Baithasar Hubmaier, in a tract published at Schaffhausen, in Switzerland, included the Turks and atheists in his plea for the rights of conscience. He says:
The Baptists appealed directly to the New Testament as the sole authority in matters of religion. They at once repudiated the traditions of the Fathers and appeals to earthly councils, and chose the Scriptures as the rule of faith and practice. They believed in the personal interpretation of the Word of God and that a man must walk according to the light which is in him. An important feature of the Baptist movement was its strange atmosphere of Bible reading, almost to the exclusion of other literature. This was also characteristic of the earlier evangelical movements, but not to the same extent as among the Baptists of the Reformation. There had been more than one translation of the Bible into German before Luther’s time. The Baptists used with great power their heritage of the Waldensian Bible, and they hailed with delight Luther’s translation of the Bible. Their own leaders, such as Hatzer and Denck, translated the Scriptures out of the originals into the vernacular of the people. Among the skilled artisans, journeymen and better situated peasants of the early sixteenth century, there were not a few who could read sufficiently to make out the text of the German Bible, whilst those who could not read would form a circle around those who could, and the latter, from the coigne of intellectual advantage, would not merely read, but would often expound the text after their own fashion to their hearers. These informal Bible readings became one of the chief functions among Baptists (Bax, Rise and Fall of the Anabaptists, 163-165. London, 1903).
The Baptist movement was radical in its nature, but the baptismal question was secondary in its importance. The movement involved the entire reconstruction of the State Church and of much of the social order. It was nothing less than revolutionary. The Reformers aimed to reform the. Roman Catho1ic Church by the Bible; the Baptists went directly to the apostolic age and accepted the Bible alone as their rule of faith and practice. The Reformers founded a popular State Church, including all citizens and their families; the Baptists insisted on the voluntary system and selected congregations of baptized believers, separated from the world and the State (Schaff, history of the Christian Church, VII. 72). They preached repentance and faith, they organized congregations, and exercised rigorous discipline. They were earnest and zealous, self-denying and heroic. They were orthodox in the articles of the Christian faith.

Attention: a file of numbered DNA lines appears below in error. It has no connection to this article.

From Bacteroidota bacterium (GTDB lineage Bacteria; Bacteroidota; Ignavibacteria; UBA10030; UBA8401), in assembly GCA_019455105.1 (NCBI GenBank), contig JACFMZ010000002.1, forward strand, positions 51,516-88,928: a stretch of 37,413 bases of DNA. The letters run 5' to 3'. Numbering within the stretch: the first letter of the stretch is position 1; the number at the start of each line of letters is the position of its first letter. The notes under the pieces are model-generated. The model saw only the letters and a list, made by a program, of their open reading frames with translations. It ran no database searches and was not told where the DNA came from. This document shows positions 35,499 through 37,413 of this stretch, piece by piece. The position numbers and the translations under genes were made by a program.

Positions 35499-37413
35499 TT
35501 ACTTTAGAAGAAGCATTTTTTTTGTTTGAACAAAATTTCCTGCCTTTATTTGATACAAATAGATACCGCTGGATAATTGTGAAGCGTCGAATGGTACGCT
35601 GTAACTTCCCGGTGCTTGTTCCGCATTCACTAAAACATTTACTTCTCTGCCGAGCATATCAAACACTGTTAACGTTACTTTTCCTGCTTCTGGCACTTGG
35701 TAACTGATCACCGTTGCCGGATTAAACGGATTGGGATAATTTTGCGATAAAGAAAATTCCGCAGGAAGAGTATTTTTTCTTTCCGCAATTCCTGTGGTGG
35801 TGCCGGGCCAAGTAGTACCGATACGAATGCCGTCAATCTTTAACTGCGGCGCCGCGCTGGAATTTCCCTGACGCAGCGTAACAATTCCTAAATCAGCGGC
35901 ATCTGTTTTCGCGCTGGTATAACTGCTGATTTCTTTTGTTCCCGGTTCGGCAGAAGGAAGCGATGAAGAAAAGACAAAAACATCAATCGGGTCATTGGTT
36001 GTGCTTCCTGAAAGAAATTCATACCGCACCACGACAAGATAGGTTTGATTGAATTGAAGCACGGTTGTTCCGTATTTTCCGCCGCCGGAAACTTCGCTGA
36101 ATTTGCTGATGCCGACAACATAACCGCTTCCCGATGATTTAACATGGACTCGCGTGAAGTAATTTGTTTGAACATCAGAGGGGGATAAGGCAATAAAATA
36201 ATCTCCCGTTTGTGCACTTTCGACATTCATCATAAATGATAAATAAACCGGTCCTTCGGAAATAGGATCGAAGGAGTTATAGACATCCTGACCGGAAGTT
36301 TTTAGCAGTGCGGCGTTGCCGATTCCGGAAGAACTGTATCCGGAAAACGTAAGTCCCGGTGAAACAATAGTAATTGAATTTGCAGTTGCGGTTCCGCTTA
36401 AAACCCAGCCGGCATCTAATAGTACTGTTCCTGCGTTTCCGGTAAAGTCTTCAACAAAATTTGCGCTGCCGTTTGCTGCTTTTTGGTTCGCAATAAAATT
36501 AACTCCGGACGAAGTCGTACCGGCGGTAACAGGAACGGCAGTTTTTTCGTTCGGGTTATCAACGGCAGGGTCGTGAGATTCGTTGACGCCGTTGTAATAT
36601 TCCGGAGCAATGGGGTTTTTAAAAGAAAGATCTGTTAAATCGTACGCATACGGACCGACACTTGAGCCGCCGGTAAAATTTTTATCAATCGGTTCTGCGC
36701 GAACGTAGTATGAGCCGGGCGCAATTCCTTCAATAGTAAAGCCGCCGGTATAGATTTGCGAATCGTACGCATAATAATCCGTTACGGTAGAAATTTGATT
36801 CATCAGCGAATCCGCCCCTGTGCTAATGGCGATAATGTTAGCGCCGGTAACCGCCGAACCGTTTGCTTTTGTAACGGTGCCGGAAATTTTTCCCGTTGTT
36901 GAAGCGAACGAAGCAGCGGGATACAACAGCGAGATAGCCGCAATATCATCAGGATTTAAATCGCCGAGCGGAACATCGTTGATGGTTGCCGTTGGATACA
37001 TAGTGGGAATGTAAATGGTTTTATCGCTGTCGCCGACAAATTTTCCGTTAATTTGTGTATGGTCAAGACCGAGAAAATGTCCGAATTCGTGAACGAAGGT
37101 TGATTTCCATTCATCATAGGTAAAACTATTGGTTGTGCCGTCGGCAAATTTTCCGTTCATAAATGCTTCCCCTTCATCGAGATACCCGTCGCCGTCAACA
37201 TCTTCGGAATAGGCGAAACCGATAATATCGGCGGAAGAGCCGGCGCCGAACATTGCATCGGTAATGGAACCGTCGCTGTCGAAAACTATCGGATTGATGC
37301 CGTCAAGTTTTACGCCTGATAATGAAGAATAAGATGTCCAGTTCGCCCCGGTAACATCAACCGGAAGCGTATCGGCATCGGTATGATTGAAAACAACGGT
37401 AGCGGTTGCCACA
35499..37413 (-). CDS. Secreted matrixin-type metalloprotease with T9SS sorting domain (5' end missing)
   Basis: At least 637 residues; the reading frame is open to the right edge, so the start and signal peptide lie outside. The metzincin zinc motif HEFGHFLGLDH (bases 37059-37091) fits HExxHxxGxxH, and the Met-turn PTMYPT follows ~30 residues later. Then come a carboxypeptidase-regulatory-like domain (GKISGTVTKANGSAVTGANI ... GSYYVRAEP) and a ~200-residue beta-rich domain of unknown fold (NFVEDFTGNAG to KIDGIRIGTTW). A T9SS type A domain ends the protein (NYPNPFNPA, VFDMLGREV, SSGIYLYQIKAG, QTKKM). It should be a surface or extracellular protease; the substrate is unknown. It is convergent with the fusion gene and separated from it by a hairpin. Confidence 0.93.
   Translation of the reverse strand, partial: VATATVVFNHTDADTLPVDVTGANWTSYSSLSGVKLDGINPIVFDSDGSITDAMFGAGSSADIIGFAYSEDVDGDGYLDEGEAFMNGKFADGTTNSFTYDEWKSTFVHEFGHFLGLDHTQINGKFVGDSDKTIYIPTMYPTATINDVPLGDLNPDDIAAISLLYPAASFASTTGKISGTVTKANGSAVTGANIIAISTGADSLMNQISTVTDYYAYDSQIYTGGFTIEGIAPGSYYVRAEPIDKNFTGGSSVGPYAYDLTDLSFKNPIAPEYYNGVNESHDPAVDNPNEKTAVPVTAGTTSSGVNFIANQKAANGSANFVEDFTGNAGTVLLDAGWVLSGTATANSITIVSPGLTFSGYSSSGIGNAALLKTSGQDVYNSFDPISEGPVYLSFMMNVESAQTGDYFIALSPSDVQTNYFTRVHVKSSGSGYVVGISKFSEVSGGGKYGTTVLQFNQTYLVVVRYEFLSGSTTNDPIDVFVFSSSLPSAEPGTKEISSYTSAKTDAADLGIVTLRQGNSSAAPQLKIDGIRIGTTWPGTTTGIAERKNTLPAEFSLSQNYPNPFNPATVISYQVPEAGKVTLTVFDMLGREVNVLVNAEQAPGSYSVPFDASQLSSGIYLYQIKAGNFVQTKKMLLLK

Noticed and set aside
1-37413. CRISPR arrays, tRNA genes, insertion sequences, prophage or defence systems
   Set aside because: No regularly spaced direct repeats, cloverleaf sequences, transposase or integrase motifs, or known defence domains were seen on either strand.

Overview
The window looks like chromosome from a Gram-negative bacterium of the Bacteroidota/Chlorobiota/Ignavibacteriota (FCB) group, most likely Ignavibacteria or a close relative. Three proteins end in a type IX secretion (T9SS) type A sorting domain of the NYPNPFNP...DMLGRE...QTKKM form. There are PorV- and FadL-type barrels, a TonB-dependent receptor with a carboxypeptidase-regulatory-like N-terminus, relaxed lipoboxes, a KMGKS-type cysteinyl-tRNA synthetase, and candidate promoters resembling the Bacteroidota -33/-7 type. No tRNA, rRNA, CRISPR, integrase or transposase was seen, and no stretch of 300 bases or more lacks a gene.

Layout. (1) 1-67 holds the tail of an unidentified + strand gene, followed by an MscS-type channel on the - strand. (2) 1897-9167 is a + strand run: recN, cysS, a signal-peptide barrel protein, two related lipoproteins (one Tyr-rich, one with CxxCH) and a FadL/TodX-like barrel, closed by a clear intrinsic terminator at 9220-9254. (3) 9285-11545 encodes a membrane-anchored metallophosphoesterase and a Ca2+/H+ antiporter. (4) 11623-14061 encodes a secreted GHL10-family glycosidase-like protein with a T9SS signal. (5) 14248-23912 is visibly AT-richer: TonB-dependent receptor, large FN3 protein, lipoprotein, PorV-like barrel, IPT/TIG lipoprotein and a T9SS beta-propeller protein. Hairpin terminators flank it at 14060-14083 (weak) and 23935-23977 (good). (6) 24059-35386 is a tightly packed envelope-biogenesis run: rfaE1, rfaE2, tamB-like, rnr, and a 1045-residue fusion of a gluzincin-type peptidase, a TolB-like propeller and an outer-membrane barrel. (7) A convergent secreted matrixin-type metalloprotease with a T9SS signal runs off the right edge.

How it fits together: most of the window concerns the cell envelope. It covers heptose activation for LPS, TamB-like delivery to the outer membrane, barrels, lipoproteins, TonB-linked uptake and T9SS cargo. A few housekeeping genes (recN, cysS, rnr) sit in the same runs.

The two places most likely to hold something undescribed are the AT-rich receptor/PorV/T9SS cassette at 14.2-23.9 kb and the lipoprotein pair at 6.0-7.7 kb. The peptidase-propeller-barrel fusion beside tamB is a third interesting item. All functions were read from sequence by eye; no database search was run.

This meed of praise by the German historian is none too high. The nature of a church was the fundamental contention of the Baptist movement of the Reformation.
The Baptists could find no trace of infant baptism in the Bible, and they denounced it as the invention of the pope and the devil. Baptism, they reasoned, presupposes instruction, faith and conversion, which is impossible in the case of infants.
Voluntary baptism of adults and responsible converts is, therefore, the only valid baptism. They denied that baptism is necessary to salvation, and maintained that infants are, or may be, saved by the blood of Christ without water baptism (Augsburg Confession, Article IX). But baptism was necessary to church membership as a sign of conversion.
From this conception of baptism followed, as a sequence, the rebaptism of those converts who wished to unite with the Baptists from other bodies.
The two ideas, a pure church of believers and the baptism of believers only, were the fundamental articles of the Baptist creed.
The administration of the affairs of the congregation was exceedingly simple. Through baptism one entered into the fellowship of the believers. Each congregation had its own leader called teacher or pastor who was elected by the congregation. If death or persecution removed him a new man was immediately elected to take his place. Besides these there were persons selected to take care of the poor and competent persons were sent out as missionaries. The duties of the pastor were to warn, to teach, to pray in meetings, to institute the breaking of bread, and to represent the church in withdrawing the hand of fellowship. On Sunday the congregation came together to read the Word of God, to exhort one another and to build one another up in Christian doctrine. From time to time the Lord’s Supper, which they termed the breaking of bread, was celebrated (Cornelius, Geschichte des Munsterischen Aufruhrs, II. 49).
Books for further reading and reference:
Schaff, VII. 74-84.
Lindsay, I. 336-339.
Fisher, History of the Reformation, 745.